Monday, 9 September 2013

PIOMAS Summer 2013

The PIOMAS data for August 2013 has been out for a few days, so I'm a bit later than normal (work + a cold), but it's now time to review the summer and look at prospects for the coming freeze season.

PIOMAS anomalies from the 1980 to 1999 show that this summer had the same spring melt as the other post 2010 years, but this year it was muted. Later in the summer the melt followed a similar trajectory as those other three years, but at the end of August the melt was even less than average, leading to the anomalies heading upwards more sharply than the average.

As can be seen from the anomalies, the current PIOMAS volume is closer to 2010 than other post 2010 years, and is now slightly above that of 2010, but the impact of the 2010 volume loss remains and has not been wiped out.

The spring melt nominally runs from 20 April to 29 June (days 110 to 180), PIOMAS volume losses for this period show that 2013 was one of the fourth largest losses, behind the other post 2010 years. So despite weather conditions the signal of thinner ice conditions brought about by the 2010 volume loss event was still apparent in 2013. The following figures are in 1000 km^3 and show the losses during the spring melt ordered in increasing magnitude.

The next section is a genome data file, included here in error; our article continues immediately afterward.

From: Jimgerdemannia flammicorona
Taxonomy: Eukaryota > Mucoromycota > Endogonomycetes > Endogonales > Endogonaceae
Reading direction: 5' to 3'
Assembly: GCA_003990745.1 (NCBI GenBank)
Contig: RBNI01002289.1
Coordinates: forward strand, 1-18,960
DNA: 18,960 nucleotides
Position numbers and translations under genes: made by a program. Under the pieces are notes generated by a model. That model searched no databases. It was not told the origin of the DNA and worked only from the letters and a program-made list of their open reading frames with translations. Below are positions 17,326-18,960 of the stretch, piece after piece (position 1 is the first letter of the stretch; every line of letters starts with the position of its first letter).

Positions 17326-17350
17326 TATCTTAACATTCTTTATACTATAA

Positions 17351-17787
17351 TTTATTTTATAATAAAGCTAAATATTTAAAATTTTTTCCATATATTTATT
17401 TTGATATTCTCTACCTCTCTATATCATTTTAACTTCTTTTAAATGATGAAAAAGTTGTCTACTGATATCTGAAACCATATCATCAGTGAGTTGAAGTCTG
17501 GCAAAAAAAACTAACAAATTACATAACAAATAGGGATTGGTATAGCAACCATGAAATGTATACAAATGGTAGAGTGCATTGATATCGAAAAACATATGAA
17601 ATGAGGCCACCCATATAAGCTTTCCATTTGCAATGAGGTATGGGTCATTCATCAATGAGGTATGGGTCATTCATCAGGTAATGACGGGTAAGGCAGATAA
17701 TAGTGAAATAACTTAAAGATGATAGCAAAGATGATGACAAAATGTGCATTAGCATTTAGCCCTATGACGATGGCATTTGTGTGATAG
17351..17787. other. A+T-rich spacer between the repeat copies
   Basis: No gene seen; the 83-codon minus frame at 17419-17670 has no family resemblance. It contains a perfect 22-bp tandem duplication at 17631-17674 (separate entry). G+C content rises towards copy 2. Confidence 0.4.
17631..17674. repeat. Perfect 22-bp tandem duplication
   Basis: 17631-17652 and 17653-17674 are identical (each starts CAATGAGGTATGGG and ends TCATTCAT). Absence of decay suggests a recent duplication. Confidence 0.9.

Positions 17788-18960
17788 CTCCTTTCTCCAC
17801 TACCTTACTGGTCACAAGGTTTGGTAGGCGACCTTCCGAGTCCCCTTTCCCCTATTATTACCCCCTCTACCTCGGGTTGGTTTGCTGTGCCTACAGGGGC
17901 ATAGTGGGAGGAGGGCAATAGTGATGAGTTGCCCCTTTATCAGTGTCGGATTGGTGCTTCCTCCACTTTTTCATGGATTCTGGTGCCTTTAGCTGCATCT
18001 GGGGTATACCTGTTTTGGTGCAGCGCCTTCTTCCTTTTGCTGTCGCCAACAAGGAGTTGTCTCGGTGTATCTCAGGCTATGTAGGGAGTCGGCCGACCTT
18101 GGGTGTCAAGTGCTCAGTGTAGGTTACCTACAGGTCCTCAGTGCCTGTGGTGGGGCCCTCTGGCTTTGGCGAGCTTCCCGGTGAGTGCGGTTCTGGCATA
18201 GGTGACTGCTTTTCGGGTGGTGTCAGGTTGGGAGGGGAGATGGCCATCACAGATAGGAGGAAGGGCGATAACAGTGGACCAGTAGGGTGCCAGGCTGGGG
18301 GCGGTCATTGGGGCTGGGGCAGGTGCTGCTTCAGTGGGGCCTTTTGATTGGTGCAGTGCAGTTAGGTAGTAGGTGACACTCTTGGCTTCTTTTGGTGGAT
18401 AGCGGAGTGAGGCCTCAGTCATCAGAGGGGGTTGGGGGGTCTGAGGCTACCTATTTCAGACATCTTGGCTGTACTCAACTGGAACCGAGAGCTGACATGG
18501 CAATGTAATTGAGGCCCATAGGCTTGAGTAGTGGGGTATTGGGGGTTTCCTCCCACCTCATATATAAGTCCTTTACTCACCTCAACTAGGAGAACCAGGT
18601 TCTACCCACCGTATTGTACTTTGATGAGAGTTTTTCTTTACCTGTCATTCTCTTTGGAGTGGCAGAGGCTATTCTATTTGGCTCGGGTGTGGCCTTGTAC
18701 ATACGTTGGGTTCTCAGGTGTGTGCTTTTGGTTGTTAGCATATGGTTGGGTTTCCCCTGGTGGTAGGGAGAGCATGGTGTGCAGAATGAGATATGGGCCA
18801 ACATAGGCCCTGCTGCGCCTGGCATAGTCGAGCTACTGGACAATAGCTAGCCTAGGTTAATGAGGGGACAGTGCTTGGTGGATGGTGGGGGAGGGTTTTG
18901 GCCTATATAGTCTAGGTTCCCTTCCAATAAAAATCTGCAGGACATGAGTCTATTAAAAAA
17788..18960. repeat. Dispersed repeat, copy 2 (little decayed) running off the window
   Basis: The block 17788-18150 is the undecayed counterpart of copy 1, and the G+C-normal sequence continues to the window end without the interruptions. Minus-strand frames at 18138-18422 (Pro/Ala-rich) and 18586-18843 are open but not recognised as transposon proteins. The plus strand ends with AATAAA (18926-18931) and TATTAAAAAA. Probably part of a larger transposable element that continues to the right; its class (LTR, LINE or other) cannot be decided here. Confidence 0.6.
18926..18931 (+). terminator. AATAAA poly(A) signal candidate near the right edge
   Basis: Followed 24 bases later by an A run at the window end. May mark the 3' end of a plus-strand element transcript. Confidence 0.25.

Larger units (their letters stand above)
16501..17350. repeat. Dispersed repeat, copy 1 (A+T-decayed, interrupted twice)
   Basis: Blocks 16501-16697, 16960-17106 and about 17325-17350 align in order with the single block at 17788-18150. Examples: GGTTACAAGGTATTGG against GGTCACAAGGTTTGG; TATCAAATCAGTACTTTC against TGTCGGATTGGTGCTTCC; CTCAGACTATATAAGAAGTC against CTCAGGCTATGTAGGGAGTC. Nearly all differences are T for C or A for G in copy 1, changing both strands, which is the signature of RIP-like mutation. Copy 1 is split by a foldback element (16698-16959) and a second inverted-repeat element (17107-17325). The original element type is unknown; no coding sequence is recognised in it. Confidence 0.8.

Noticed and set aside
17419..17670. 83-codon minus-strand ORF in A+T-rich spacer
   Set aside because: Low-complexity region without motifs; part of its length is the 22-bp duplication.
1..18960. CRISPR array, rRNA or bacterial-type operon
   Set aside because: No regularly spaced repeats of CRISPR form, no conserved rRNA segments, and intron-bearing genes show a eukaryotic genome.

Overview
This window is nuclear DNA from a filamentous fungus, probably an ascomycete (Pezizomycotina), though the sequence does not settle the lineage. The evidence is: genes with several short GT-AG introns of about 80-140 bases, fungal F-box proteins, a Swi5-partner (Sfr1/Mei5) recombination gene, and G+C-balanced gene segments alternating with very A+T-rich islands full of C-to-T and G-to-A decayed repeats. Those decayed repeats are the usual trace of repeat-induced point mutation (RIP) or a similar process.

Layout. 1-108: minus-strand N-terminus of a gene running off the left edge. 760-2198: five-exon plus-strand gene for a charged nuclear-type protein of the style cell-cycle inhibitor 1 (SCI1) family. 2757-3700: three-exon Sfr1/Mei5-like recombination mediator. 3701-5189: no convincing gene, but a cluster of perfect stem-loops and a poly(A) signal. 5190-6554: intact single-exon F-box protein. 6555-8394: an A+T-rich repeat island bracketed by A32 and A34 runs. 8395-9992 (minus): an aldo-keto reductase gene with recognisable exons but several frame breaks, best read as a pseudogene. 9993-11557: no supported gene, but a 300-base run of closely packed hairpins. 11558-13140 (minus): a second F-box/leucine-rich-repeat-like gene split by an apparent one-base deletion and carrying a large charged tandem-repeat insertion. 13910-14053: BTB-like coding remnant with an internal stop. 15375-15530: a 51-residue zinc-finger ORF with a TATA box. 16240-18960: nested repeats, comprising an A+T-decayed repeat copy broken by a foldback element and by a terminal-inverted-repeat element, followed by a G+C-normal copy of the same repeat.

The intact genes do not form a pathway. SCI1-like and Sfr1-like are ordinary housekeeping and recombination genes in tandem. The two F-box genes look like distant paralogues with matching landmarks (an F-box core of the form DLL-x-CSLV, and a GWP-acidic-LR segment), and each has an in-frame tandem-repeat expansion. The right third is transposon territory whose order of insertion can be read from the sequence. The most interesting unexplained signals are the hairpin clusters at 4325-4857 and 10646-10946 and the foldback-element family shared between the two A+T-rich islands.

2012 10.365
2010 10.226
2011 9.359
2013 8.78
2009 8.125
2007 7.969
1993 7.857
1995 7.573
2008 7.449
2005 7.387

At the other end of the summer August losses were the lowest on record at 1.952k km^3, using the standard deviation (sigma) and average of the 1979 to 2012 period, August 2013 is a substantial 2.5 sigma below the average. However this isn't really an appropriate indicator because when ordered by magnitude the other post 2010 years all occupy the top four slots.

2013 1.952
2011 2.221
2010 2.38
2012 2.485
2007 2.52
2006 2.544
1990 2.551
1996 2.555
2009 2.595
1992 2.64

So as can also be seen from the anomaly plot, while the 2010 volume loss event ushered in increased spring losses it also ushered in reduced August losses, and whilst weather played a role this year, it fits that pattern. It seems reasonable to view this August as an exacerbation of a pre-existing tendency due to weather.